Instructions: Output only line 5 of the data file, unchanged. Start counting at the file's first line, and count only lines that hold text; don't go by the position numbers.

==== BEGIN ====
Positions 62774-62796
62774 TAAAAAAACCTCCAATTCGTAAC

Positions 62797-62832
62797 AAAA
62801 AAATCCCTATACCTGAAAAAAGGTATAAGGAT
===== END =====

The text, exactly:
62801 AAATCCCTATACCTGAAAAAAGGTATAAGGAT